Contraindication of this techchnique as seen in image are all of the following except:
A. Tracheo-esophageal fistula.
B. Hiatus hernia.
D. Empty stomach.
Ans;D. Empty stomach.
This technique is bag and mask ventilation
- It is an essential emergency skill .
- This basic airway management technique allows for oxygenation and ventilation of patients until a more definitive airway can be established and in cases where endotracheal intubation or other definitive control of the airway is not possible.
- In the pediatric population, BVM may be the best option for prehospital airway support.
- BVM ventilation is also appropriate for elective ventilation in the operating room when intubation is not required, but it is now often substituted by the laryngeal mask airway.
- BVM ventilation requires a good seal and a patent airway.
- Bag-mask ventilation can produce gastric inflation with complications, including regurgitation, aspiration, and pneumonia.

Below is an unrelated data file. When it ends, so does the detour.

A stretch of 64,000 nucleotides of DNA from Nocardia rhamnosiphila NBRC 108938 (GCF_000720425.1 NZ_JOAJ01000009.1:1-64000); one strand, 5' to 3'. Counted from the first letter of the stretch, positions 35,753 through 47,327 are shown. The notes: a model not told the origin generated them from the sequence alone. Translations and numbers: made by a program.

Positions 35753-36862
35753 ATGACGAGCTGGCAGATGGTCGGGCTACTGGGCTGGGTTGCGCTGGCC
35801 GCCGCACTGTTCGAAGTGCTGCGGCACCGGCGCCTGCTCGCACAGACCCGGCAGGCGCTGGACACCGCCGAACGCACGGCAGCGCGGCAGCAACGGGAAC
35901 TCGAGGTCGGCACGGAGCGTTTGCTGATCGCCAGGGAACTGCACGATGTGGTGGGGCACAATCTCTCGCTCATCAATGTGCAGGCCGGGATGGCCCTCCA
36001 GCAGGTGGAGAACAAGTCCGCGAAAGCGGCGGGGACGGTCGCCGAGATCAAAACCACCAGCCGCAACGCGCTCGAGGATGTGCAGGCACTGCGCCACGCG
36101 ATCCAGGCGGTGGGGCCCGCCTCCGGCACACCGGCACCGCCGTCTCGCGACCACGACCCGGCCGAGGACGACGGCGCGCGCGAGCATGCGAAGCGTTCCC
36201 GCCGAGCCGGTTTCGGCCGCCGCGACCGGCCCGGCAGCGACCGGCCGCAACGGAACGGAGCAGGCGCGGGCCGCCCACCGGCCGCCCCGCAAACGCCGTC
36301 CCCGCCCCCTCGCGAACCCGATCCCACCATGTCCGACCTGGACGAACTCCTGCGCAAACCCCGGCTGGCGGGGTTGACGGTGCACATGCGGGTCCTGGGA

- Gastric inflation can elevate the diaphragm, restrict lung movement, and decrease respiratory system compliance.
- Indications for bag-valve-mask ventilation include
- respiratory failure (failure of ventilation and/or oxygenation) and failed intubation.
- severe facial trauma
- complete upper airway obstruction
- After paralysis and induction (because of the increased risk of aspiration)
Full stomach patients
- Patients at high risk of aspiration like pregnancy and hiatus hernia.
- Diaphragmatic hernia (as there will be distension of bowel increasing further respiratory difficulty).
- Tracheo-esophageal fistula (air through fistula can lead to increase in gastric pressure).
- Meconium aspiration syndrome (as patient has already aspirated, bag and mask ventilation will further increase aspiration)